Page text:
"The definition of hate crime must immediately be broadened. The government has to guarantee our right to live," Ebru Kiranci, an official from Istanbul's Lesbian, Gay, Bisexual and Transgender (LGBT) association, told AFP.
Reforms contained in a so-called "democratisation package" call for jail terms of between one and three years for crimes based on race, nationality, skin colour, gender, disability, political views, beliefs or religion.
But the legislation submitted to parliament on Thursday notably excludes crimes based on ethnicity and sexual orientation.
Gay rights groups want changes in the criminal code to designate hate and prejudice as an aggravation cause for crimes related to sexual oriantation.
Unlike other Muslim countries, same-sex relationships have never been criminalised in Turkey, where prostitution and sex change operations are legal.
But traditional Islamic values hold sway over large sections of society in Turkey, a predominantly Muslim though secular country.
Kiranci said 36 transgender people, including six sex workers, were killed in Turkey between 2008 and 2012.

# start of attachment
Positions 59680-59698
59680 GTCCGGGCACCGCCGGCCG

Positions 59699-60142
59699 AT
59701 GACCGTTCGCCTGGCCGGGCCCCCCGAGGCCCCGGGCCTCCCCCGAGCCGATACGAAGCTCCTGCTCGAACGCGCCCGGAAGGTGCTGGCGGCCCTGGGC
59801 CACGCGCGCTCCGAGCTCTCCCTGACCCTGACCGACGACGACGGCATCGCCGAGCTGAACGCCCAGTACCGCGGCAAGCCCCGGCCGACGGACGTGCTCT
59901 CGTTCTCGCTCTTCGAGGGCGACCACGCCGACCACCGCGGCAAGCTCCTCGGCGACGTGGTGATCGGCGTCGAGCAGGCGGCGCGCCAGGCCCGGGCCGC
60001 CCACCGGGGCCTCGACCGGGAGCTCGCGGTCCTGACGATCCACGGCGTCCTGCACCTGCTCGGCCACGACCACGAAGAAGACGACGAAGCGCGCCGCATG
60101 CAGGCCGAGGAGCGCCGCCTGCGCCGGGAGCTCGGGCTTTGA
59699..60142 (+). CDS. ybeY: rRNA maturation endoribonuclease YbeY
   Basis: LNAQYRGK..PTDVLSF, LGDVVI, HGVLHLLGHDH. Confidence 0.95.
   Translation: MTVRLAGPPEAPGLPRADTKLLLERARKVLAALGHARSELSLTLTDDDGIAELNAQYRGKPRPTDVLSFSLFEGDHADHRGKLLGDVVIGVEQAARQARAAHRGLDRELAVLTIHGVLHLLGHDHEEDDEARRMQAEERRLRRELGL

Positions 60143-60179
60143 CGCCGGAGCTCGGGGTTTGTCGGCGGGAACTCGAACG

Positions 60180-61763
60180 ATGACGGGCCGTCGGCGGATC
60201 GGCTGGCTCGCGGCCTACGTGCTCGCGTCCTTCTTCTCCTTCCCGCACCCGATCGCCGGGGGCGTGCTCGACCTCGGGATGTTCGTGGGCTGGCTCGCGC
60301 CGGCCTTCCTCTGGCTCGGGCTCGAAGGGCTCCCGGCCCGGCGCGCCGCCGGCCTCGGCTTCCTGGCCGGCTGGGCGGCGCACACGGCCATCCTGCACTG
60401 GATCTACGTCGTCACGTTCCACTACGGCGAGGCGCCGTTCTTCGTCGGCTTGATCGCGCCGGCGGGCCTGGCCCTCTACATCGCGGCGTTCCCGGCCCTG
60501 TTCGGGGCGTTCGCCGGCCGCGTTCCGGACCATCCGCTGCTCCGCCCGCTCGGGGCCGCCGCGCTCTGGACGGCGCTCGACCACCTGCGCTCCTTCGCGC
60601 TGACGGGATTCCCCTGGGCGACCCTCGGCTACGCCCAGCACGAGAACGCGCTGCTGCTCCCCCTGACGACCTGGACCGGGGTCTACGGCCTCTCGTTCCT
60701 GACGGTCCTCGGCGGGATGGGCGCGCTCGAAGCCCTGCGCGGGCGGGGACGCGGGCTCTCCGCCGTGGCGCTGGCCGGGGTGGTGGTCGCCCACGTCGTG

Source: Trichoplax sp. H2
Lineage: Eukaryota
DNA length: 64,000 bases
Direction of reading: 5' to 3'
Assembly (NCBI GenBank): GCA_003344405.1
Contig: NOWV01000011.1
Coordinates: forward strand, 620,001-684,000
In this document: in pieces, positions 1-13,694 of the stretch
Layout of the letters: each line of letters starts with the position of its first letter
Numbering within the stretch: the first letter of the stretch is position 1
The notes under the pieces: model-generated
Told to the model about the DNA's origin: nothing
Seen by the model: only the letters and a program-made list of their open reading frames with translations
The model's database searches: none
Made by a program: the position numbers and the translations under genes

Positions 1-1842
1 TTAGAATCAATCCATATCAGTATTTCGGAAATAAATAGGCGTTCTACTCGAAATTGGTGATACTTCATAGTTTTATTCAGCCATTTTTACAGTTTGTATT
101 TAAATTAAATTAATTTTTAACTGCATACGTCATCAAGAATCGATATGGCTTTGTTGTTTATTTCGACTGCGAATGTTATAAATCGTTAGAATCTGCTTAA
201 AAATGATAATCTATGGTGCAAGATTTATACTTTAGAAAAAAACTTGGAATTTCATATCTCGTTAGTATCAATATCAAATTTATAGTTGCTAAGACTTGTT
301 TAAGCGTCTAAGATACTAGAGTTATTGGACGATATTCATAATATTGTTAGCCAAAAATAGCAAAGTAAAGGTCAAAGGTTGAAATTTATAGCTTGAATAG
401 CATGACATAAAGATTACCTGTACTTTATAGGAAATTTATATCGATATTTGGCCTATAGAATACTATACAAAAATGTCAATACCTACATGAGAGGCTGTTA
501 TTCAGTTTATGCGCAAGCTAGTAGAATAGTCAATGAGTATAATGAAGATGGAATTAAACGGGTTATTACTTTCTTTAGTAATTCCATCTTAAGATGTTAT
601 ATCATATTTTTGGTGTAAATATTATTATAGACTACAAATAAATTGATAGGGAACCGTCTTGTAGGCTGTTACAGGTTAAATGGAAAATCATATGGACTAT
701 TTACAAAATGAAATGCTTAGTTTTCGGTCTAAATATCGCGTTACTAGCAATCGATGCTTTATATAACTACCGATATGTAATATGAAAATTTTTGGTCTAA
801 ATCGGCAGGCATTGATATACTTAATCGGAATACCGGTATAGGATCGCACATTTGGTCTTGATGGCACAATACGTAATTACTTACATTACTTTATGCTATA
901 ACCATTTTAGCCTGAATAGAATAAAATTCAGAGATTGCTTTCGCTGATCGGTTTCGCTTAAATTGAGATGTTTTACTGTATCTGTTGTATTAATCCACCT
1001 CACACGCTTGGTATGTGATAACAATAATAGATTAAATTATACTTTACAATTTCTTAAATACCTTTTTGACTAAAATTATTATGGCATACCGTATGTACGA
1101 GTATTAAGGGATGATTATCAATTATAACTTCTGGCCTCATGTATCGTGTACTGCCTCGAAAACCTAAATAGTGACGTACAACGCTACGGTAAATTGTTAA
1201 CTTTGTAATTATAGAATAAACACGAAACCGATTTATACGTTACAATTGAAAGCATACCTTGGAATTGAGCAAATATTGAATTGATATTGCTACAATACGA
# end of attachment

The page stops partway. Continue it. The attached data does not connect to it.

"They (the government) turn a blind eye to murders to shore up support from their base. But we are also their support base," Kiranci said.
Turkey goes to the polls next year in local and presidential elections, followed by a legislative election in 2015.
Although the Islamist-rooted Justice and Development Party (AKP) has enacted a series of human rights reforms to boost its efforts to join the EU, it has failed to recognise homosexual rights.
Gay groups were among those who joined the nationwide demonstrations in June against Prime Minister Recep Tayyip Erdogan's government to highlight their cause.
"There are people in Turkey who kill their children just because they are homosexual. This has to stop," said Murat Koylu, foreign affairs coordinator of Ankara-based gay rights group Kaos GL.
"We are really disappointed," he told AFP, citing the cases of dozens of people who lost their jobs due to their sexual orientation.
A man is currently on trial in the southeastern province of Diyarbakir for killing his 17-year-old son in May, allegedly for being gay, and dumping his body outside a hospital.